After turning the ball over 11 times in the last two weeks, South Dakota heads on the road for week five of the Missouri Valley Conference schedule hoping to right the ship against the only winless team in the league.

USD (3-5/2-2 MVFC) plays at Western Illinois, Saturday (November 2).

The Leathernecks (0-8/0-4 MVFC) have been plagued by their own turnover woes in the last two weeks with eight giveaways in losses to Illinois State and Youngstown State.

Offensively, Western is trying to fill several gaps at the skill positions after graduating some key talent from last year's team that went 4-4 in the Valley.

Junior quarterback Connor Sampson has had to throw the ball a lot lately thanks to big deficits on the scoreboard. He completed a school-record 34 passes against Illinois State two weeks ago.

His biggest weapon is junior Clint Ratkovich, who is listed as a running back on the roster but has done a little bit of everything in 2019 with 38 runs and 33 catches. Last season he made 12 grabs in a loss to the Coyotes.

South Dakota head coach Bob Nielson told me this is a group still trying to figure things out:

Defensively, the Leathernecks have talent throughout with linebacker Zach Glison and cornerback Demetri Royer both in the top ten in the league in tackles, lineman LaCale London in the top ten in tackles for loss and defensive back Marquis Smith in the top ten in passes defended.

Western is ninth in the conference in total defense, allowing 387 yards per game. They have only one interception and seven sacks in four MVFC games.

Giving up big plays has been an issue, especially last week against Youngstown where the Penguins broke off four different touchdown runs of more than 40 yards just in the first quarter.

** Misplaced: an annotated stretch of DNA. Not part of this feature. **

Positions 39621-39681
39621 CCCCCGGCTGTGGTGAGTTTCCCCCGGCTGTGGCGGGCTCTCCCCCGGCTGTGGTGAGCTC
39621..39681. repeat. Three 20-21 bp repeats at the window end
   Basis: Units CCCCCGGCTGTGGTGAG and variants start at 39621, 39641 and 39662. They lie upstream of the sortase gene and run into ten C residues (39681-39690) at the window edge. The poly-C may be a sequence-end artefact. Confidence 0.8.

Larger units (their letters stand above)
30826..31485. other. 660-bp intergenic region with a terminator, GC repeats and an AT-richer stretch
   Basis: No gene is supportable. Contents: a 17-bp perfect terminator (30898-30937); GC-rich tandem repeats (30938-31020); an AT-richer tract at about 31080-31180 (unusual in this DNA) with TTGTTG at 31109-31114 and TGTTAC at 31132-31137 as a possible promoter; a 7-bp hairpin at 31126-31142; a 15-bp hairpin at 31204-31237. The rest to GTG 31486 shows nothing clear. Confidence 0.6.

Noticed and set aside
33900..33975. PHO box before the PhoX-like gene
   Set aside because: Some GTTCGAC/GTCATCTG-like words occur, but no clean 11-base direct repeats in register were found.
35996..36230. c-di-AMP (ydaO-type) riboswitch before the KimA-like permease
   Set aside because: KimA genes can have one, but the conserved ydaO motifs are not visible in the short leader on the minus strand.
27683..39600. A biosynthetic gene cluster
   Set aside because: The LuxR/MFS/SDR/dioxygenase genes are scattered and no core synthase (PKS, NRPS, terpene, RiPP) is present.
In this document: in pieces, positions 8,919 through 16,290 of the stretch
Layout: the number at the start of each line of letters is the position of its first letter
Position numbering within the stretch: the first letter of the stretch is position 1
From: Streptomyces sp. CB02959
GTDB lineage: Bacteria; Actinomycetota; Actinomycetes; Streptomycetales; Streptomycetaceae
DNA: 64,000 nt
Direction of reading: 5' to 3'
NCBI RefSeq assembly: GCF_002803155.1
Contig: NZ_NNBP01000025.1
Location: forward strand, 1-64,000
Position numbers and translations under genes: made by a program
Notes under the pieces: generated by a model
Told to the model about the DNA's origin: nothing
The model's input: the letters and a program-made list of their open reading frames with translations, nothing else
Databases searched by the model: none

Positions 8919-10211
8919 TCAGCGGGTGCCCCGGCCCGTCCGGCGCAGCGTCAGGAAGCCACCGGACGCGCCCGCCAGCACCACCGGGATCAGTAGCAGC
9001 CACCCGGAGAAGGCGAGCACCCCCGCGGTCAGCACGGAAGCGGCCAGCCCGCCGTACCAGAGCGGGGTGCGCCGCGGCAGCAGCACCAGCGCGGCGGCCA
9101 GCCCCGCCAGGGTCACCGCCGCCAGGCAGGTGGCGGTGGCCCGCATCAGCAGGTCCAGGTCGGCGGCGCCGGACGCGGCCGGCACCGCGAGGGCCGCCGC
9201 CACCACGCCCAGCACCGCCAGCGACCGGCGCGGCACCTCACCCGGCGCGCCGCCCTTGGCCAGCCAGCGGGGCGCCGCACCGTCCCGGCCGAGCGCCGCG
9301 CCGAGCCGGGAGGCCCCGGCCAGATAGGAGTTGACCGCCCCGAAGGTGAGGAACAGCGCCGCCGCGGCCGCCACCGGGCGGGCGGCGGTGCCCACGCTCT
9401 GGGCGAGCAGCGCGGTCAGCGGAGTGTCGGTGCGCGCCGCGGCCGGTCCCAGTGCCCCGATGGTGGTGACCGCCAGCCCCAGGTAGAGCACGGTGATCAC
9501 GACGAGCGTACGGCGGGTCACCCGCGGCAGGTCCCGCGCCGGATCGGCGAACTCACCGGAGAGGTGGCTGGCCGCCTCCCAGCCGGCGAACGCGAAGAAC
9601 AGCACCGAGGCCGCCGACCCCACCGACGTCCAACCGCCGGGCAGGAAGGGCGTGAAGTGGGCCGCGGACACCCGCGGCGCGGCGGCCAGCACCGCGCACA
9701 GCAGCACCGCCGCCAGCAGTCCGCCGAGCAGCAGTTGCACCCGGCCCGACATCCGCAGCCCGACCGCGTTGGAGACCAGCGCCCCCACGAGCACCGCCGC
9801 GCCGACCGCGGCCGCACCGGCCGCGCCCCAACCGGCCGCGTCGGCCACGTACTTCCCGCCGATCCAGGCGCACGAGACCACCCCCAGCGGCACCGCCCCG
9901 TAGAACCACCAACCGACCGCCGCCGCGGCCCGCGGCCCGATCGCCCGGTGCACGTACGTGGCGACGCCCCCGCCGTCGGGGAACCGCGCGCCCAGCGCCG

Nielson says he can relate to what the Leathernecks are going through:

Kickoff is 1:00 PM, Saturday in Macomb.

Last weekend (October 26) the Coyotes were on the wrong end of the turnover battle for the second straight week in a 48-28 loss to Southern Illinois at the DakotaDome.

After giving it away six times the week before at Northern Iowa, USD committed five turnovers against the Salukis resulting in 28 points for the visitors.

Moving the ball was not the issue for the Coyote offense who had a pair of ten-play drives in the first 12 minutes but could manage only seven first-quarter points.

Nielson says that was a huge missed opportunity:

The second quarter was filled with USD mistakes on both sides of the ball.

The Coyote defense gave up a 48-yard touchdown run on a fourth-and-one play, followed by the South Dakota offense throwing an interception and later committing a personal foul penalty followed by a fumble and then another pick.

On special teams, a USD offsides penalty on a Southern Illinois field goal attempt gave the Salukis a first down which they converted into a touchdown one play later.

Nielson ran down the second-quarter issues:

So after committing so many mistakes in the last two losses, I asked Nielson whether there's any concern about the errors becoming a mental thing for his football team:


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